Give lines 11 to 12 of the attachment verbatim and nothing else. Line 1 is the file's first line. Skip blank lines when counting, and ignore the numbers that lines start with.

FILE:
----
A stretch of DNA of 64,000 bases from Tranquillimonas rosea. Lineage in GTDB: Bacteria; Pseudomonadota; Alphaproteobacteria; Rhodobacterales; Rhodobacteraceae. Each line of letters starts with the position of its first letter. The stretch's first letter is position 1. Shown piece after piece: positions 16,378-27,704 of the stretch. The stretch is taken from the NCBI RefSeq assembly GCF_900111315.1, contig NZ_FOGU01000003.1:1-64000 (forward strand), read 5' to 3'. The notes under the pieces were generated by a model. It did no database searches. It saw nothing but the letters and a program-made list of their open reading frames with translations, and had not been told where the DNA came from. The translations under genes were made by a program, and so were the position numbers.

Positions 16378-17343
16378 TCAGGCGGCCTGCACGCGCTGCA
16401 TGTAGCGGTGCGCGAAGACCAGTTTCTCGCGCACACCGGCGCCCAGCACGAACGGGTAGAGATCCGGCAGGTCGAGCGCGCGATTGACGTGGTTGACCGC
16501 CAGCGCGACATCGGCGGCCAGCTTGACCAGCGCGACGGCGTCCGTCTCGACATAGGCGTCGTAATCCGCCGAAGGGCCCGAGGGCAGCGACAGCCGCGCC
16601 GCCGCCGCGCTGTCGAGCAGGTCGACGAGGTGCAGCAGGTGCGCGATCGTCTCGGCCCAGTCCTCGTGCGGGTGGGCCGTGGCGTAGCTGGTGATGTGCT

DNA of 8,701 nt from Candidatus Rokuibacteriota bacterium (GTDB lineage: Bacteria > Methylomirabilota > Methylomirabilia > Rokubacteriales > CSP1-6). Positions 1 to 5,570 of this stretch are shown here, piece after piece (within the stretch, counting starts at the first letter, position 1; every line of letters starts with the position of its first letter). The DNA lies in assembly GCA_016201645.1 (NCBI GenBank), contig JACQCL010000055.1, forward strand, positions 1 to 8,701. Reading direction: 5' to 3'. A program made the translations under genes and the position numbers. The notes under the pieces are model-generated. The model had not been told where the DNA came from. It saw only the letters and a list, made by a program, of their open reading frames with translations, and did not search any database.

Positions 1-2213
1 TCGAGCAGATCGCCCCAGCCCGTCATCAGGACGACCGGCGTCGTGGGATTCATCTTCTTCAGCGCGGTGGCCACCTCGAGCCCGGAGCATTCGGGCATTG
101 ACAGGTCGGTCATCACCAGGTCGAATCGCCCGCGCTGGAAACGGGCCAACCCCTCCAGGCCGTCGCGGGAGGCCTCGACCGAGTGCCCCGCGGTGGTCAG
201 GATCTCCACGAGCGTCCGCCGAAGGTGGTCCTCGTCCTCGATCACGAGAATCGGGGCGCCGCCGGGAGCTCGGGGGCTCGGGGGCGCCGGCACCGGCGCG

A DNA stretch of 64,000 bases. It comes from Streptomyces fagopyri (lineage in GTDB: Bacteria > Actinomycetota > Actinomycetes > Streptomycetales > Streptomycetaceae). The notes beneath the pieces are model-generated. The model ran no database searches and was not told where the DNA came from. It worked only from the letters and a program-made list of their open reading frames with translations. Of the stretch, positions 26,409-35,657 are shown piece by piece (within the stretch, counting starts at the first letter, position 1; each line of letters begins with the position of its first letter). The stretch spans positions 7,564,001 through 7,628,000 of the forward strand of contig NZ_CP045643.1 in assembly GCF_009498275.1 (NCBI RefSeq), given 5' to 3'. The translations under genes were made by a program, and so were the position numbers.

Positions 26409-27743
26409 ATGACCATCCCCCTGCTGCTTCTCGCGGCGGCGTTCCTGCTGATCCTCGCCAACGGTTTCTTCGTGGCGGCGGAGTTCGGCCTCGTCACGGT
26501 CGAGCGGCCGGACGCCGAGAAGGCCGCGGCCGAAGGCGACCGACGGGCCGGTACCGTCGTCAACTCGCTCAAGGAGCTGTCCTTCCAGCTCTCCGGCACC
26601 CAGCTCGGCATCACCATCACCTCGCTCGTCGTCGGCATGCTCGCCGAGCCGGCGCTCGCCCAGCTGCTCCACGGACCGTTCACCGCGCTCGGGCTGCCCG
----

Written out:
201 GATCTCCACGAGCGTCCGCCGAAGGTGGTCCTCGTCCTCGATCACGAGAATCGGGGCGCCGCCGGGAGCTCGGGGGCTCGGGGGCGCCGGCACCGGCGCG

A DNA stretch of 64,000 bases. It comes from Streptomyces fagopyri (lineage in GTDB: Bacteria > Actinomycetota > Actinomycetes > Streptomycetales > Streptomycetaceae). The notes beneath the pieces are model-generated. The model ran no database searches and was not told where the DNA came from. It worked only from the letters and a program-made list of their open reading frames with translations. Of the stretch, positions 26,409-35,657 are shown piece by piece (within the stretch, counting starts at the first letter, position 1; each line of letters begins with the position of its first letter). The stretch spans positions 7,564,001 through 7,628,000 of the forward strand of contig NZ_CP045643.1 in assembly GCF_009498275.1 (NCBI RefSeq), given 5' to 3'. The translations under genes were made by a program, and so were the position numbers.